"ששת ימים תעבור ועשית כל מלאכתך”
"six days thou shalt work and do (make) all thy work",
and Moses our lawgiver says in his Psalm (90:17)
"ויהי נעם אדני אלהינו עלינו ומעשה ידינו כוננה עלינו ומעשה ידינו כוננהו"
(“…may bliss, my Master, our God, be upon us; and establish upon us the work of our hands, and the work of our hands, and the works of our hands, establish Thou it”. – The last part of that verse is correctly to be read: “and the works of our hands will establish it”, that is, will establish on earth the Sanctuary that His hands have already established for us on High – Exod. 15:17
In this Divine attitude, even such "profane" activities as work, eating and sex are elevated into the holy plane. The more they are elevated, the less "evil" or destructive they become, and the more they become beneficial, uplifting, unifying, and meaningful in the ultimate sense.
The link, or even oneness of avodah and melakhah, Divine service and daily labor, becomes transparent in other passages of the Tanakh. Let us consider some of them.
Each of the three Feasts commanded in the Torah - Pessah, Shavuoth, and Succoth - has spiritual and agricultural aspects. On Pessah, we celebrate the liberation from Egypt, but we celebrate this feast also as the spring festival. On Shavuoth (Pentecost. 50 days after Pessah is the Feast of Mathan Torah, the giving of the Torah on Mount Sinai, as well as the feast of the wheat harvest. Both aspects are combined in the Book of Ruth (she serves as a model for all those who would embrace Judaism). Ruth receives the Torah through her famous answer to Naomi:"...your people shall be my people, and your God my God... may the Lord do so to me..."; and on Boaz' field she helps bring in the wheat harvest. Succoth, the Feast of Tabernacles, reminds us that during the 40 years of wandering in the desert, the people of Israel did not live in solid houses. By living a full week in booths, we "remember" this exposure to the elements, but also celebrate the gathering of the last harvest.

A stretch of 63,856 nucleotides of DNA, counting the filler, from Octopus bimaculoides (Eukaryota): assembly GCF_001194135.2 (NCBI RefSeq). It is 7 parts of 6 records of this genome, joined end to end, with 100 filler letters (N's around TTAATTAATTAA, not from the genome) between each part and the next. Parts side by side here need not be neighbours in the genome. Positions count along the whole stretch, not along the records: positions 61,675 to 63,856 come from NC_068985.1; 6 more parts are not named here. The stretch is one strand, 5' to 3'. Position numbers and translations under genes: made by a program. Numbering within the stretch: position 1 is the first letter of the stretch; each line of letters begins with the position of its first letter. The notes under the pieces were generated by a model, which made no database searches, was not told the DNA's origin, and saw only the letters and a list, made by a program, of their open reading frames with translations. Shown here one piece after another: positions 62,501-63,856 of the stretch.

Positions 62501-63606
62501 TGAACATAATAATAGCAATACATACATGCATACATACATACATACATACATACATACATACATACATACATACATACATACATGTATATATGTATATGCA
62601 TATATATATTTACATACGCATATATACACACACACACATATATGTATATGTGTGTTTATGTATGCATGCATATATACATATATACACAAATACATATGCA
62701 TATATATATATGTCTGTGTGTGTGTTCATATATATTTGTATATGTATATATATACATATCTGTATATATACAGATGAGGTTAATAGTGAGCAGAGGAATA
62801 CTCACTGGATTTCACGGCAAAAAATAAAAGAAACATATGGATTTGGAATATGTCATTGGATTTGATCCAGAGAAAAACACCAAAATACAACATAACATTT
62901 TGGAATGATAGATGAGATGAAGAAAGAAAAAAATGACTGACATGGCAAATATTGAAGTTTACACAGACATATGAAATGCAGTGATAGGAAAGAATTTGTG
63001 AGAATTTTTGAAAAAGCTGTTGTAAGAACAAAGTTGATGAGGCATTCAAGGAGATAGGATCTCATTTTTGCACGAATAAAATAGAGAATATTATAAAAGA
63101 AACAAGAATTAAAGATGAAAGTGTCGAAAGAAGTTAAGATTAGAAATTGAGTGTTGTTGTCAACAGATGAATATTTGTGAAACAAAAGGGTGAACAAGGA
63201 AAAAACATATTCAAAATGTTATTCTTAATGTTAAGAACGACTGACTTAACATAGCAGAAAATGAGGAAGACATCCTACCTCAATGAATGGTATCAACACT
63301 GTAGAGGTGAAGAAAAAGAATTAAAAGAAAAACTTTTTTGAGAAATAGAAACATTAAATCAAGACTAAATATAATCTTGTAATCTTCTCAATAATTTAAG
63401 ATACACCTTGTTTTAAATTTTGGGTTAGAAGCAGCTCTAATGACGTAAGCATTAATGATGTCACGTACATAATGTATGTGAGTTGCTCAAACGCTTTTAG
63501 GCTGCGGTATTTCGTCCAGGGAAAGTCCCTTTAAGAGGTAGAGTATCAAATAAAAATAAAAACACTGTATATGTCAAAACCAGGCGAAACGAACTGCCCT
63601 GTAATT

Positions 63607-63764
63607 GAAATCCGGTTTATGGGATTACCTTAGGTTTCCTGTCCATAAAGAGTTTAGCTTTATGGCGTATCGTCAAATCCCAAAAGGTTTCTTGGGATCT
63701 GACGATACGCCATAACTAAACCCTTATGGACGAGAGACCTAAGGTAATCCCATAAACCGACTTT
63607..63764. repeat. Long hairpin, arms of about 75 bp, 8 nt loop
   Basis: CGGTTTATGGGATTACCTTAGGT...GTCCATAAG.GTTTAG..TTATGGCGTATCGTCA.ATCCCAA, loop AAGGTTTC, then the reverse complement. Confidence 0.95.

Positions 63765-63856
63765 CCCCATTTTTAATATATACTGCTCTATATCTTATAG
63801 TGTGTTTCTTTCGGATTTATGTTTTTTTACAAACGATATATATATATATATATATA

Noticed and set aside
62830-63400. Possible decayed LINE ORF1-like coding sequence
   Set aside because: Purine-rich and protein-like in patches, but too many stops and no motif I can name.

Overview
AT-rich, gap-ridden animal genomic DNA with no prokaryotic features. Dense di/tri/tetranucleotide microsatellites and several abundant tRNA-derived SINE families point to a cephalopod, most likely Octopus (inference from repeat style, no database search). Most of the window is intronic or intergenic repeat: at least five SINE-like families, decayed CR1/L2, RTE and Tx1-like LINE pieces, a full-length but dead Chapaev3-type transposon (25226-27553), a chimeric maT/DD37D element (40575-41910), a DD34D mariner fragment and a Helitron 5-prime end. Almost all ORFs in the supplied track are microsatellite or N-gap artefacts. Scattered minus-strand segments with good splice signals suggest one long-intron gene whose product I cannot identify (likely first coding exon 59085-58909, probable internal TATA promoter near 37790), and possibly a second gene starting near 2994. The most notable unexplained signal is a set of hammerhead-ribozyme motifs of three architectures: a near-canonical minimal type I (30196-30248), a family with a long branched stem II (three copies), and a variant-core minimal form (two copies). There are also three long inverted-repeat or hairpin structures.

In the time of the Second Temple, the famous water-drawing ceremony was linked to Isaiah's word: "God is my salvation ...therefore with joy shall you draw water from the wells of salvation..." 12:2-6
Moreover, the Hebrew calendar guarantees that all its feasts coincide with the agricultural seasons. Pessah occurs when the green is ready for the first cut; Shavuoth, comes at the ingathering of the wheat (the main field fruit); and Succoth comes at the ripening and harvest of the fruits of the trees; at the middle of Hannukah begins the winter cold; tu b'shvat, the "New Year of the Trees", marks the best season for planting trees; the New Moon prayers (between the third and the tenth day of each new moon month) mark the best sowing seasons. Indeed, there could be no better proof of the bond between religion and agriculture (as a section of melakhah) than the Hebrew calendar.
Another passage of the Torah which stresses this togetherness is Leviticus 26:3. It reads: "If you walk in my statutes and observe my commandments...". The Hebrew term rendered here by statutes is not torah but חוק, hoq. While the word torah means the Divine Instruction for men, hoq means the one law that governs all of creation, its spiritual as well as physical aspects. By using the word hoq, the passage instructs us to perceive the laws of nature and the Divine commandments as being part of the same order. The sanctification of the weekly Shabbath and of the Feasts is seen as natural and spiritual at the same time, and so is the sanctification of Mount Moriah, the Temple Mount.
Even the Levites could and should tend their small holdings while not on duty in the Sanctuary, as mentioned above, cf. fig. 60
The Hebrew confession : "..The Lord is One", is all-embracing. It includes the spiritual as well as the physical aspects of existence, avodah as well as melakhah.
Our sign, the Star of David, with its two interwoven triangles, is a perfect symbol of this axiom. In our present situation, however, it is rather a sign of hope than of established fact. In the nations of the world, it is, interestingly enough, replaced by other signs, mainly by the five-pointed star.